Assistant Professor, The Hong Kong Polytechnic University
At HEC PhD we work hand-in-hand with faculty members who gradually consider us as peers.
Could you talk about your actual position and your academic background?
I have defended my PhD dissertation at HEC in June 2020. Three weeks after, I landed in Hong Kong to start my academic career as Assistant Professor in Management at The Hong Kong Polytechnic University. Without the HEC PhD, it would have been harder to get exposure to high-level international research and to eventually get a position in such a research-intensive university.
My academic background lies in-between education systems and disciplines. I’ve studied economics and management in the “Prépa - Grande Ecole” system and sociology and philosophy in the French public university system. Attending the HEC PhD program was a completely different experience: it was like studying in a top US university in Jouy-en-Josas. During my doctoral studies, I got the chance to spend some time as visiting scholar at Northwestern University in Chicago, so I can compare!
Why did you pursue a PhD and why at HEC Paris?
Like many business school students coming from “prépa”, I was still very curious about humanities and social sciences. Despite the variety of courses that Grande Ecole education offers, I wanted to dig deeper in every topic. One day, while I was a first-year student at EM Lyon, I attended a conference given by a faculty professor. I felt truly inspired. I went to him after the talk and asked him: “What did you do to become a researcher?” and he replied: “Oh, I’ve just followed a typical path: research master, PhD, post-doc, assistant professor”. I understood none of these words, but I knew where to explore. While I was a master’s student at EM Lyon, I enrolled in a Research Master at the University of Lyon-3. I was also doing an internship in the research office of McKinsey in Paris. I felt happier doing research than working in the consulting sector. Then I decided to apply for a PhD to become a professor.
Why HEC? For personal reasons I wanted to do my PhD in France. HEC was really attractive for several reasons beyond its overall prestige. First, the PhD program recruits small cohorts of students each year, which encourages emulation, moral support and friendship. We also work hand-in-hand with faculty members who gradually consider us as peers. Second, beyond the dissertation, the program offers an intensive pluri-disciplinary training in theory and methods. Last but not least, HEC secures a full scholarship for all the doctoral students for five years. I could focus on my research without worrying about paying my rent – as this is unfortunately the case for many “thésards” in the French public university.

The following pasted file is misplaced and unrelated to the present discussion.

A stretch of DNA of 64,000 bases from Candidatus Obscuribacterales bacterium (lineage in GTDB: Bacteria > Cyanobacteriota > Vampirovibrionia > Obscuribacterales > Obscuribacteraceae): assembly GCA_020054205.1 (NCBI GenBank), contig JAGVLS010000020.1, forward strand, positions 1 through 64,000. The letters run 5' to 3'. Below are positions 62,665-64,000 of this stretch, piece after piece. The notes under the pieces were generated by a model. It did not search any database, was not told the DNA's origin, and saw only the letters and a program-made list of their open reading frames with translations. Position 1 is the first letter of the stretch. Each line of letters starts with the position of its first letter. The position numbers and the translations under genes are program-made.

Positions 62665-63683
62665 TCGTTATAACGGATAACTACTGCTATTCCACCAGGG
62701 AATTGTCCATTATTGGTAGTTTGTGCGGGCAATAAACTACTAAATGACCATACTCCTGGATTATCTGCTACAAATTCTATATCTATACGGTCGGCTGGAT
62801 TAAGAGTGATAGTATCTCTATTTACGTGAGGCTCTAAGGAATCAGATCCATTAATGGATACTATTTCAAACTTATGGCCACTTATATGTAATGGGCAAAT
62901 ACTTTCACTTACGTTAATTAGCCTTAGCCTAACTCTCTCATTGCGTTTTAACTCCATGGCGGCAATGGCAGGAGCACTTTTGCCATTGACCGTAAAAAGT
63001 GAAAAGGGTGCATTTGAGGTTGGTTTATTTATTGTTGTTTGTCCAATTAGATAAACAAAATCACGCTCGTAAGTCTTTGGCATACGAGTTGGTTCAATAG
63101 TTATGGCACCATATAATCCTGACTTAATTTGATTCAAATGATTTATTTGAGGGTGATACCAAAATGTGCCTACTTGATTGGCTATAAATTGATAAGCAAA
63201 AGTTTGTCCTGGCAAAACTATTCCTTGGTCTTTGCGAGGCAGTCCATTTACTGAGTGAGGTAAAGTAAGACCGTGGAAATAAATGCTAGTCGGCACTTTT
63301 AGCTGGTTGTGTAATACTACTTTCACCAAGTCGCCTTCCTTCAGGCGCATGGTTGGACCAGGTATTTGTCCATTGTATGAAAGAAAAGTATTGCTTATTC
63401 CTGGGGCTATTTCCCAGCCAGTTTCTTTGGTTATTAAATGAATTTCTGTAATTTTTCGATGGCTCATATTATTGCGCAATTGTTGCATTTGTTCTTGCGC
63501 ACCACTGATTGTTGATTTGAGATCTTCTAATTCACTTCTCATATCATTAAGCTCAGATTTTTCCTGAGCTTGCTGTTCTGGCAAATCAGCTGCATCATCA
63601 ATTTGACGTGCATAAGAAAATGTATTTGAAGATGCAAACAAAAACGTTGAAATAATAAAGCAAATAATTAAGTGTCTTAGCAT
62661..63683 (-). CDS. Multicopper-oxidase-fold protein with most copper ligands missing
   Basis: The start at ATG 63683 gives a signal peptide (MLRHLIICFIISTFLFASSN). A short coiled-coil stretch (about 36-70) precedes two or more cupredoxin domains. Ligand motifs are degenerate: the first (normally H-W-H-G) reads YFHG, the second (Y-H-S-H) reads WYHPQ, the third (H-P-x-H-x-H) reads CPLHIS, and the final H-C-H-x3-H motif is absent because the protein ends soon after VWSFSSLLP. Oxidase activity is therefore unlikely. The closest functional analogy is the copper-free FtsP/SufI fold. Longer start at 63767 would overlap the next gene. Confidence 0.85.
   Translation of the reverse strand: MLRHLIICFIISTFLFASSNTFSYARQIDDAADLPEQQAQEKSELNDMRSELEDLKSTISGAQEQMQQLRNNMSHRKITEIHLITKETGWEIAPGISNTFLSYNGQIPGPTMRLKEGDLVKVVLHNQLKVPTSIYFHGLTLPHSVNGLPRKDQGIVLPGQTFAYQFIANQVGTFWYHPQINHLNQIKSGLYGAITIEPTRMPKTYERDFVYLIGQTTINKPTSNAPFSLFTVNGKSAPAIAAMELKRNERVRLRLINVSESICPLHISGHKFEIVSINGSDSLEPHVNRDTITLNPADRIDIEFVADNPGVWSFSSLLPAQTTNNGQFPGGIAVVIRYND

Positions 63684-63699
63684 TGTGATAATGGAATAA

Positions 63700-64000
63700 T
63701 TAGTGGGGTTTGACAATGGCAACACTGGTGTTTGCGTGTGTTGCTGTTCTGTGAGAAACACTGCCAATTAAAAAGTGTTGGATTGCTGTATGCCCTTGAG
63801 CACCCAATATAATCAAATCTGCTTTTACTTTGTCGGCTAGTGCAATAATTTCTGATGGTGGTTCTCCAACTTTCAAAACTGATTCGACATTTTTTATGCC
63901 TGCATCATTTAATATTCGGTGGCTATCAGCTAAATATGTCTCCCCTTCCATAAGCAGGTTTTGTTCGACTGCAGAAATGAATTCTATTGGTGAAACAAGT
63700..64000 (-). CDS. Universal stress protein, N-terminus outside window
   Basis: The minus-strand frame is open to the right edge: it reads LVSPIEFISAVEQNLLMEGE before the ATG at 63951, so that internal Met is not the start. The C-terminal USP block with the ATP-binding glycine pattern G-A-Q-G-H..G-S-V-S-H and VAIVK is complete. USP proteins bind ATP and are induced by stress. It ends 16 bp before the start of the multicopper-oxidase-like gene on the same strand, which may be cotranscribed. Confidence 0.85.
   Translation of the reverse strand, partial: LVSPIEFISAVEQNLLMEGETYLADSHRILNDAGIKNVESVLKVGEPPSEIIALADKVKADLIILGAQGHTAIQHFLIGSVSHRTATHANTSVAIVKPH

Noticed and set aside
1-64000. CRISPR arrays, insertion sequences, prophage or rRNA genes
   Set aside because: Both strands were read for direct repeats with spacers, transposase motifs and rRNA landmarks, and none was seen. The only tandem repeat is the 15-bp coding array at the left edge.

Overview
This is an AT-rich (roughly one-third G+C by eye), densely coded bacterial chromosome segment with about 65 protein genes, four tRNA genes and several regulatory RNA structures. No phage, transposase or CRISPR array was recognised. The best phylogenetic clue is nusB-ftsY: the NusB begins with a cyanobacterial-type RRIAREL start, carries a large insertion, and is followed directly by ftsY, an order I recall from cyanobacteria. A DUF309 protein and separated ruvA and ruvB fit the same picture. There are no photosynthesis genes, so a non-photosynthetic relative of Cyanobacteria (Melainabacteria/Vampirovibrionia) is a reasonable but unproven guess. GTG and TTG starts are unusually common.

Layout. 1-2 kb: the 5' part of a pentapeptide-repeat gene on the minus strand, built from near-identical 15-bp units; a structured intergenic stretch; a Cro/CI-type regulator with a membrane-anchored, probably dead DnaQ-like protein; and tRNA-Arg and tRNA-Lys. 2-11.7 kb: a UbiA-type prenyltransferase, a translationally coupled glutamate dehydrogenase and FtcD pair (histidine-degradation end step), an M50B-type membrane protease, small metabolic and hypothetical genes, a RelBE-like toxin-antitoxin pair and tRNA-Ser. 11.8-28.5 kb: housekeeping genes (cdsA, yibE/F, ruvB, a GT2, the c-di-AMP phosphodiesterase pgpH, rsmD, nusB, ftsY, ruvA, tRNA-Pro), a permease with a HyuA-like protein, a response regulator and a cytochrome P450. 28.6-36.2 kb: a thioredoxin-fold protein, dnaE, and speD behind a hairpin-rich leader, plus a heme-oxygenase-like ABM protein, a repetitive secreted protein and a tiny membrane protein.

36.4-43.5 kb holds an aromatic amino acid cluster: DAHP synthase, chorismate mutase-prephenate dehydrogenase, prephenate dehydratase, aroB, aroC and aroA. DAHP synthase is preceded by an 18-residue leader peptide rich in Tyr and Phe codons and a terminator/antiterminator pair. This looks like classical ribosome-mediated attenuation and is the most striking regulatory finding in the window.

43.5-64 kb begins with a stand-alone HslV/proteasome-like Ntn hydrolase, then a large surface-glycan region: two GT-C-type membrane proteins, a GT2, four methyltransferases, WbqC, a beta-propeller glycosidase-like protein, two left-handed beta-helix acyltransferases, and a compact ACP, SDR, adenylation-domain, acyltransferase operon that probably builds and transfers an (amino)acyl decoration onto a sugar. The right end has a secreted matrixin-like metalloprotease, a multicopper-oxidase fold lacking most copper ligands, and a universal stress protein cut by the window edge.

What was the topic of your dissertation?
When defining my area of research, I felt very inspired by Pr. Rodolphe Durand who became my supervisor. Broadly speaking, I like to take a sociological perspective when analyzing firms’ behaviors. My dissertation builds on a simple problem: can firms conform to established social categories or can they deviate from them? If so, how does it affect their valuation in markets and under which conditions? To address these questions, I conducted quantitative analyses using experiments as well as large-scale data in venture capital investments. An implication of my work is to better understand to conditions under which innovation is accepted in markets.
Do you have some advice to someone who considers pursuing a PhD?
Pursuing a PhD is a hard decision to make. Potential candidates are often afraid about time (is it worthwhile to study for an additional 5 years?), working conditions (will I be able to live in Paris with a doctoral stipend?), or passion (will I be interested enough to pursue a research question for so long?). All these questions are more than legitimate. All I can say is that looking back I can answer “yes” to each of them.
I think it helps to be motivated by a career plan, be it in academia or elsewhere. In my case, I wanted to become a professor and obtaining a doctoral degree is simply a necessary step. Still, some people might be unhappy doing a PhD simply because, at the end, this is a matter of personality fit. I guess there are some revealing indicators: Do you feel bored in your current study path or job and want to change it? Do you like explaining stuff? Do you like observing and analyzing? Do you often say “why”? If you check all these boxes, then you might want to consider applying to a PhD program.
Learn more about the program in Strategy and Business Policy here